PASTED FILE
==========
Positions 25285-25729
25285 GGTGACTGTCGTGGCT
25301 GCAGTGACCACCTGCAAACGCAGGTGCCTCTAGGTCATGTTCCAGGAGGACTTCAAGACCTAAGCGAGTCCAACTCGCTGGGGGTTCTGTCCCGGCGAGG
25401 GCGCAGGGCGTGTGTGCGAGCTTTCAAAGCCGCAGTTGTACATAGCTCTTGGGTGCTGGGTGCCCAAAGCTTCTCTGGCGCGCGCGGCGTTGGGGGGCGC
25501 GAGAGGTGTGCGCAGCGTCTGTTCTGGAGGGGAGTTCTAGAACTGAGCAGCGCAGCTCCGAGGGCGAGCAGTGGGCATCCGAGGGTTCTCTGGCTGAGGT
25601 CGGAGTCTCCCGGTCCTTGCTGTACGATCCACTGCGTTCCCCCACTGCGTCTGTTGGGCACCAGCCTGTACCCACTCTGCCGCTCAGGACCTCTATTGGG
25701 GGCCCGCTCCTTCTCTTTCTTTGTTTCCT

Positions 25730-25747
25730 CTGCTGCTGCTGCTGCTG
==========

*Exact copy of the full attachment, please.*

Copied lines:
Positions 25285-25729
25285 GGTGACTGTCGTGGCT
25301 GCAGTGACCACCTGCAAACGCAGGTGCCTCTAGGTCATGTTCCAGGAGGACTTCAAGACCTAAGCGAGTCCAACTCGCTGGGGGTTCTGTCCCGGCGAGG
25401 GCGCAGGGCGTGTGTGCGAGCTTTCAAAGCCGCAGTTGTACATAGCTCTTGGGTGCTGGGTGCCCAAAGCTTCTCTGGCGCGCGCGGCGTTGGGGGGCGC
25501 GAGAGGTGTGCGCAGCGTCTGTTCTGGAGGGGAGTTCTAGAACTGAGCAGCGCAGCTCCGAGGGCGAGCAGTGGGCATCCGAGGGTTCTCTGGCTGAGGT
25601 CGGAGTCTCCCGGTCCTTGCTGTACGATCCACTGCGTTCCCCCACTGCGTCTGTTGGGCACCAGCCTGTACCCACTCTGCCGCTCAGGACCTCTATTGGG
25701 GGCCCGCTCCTTCTCTTTCTTTGTTTCCT

Positions 25730-25747
25730 CTGCTGCTGCTGCTGCTG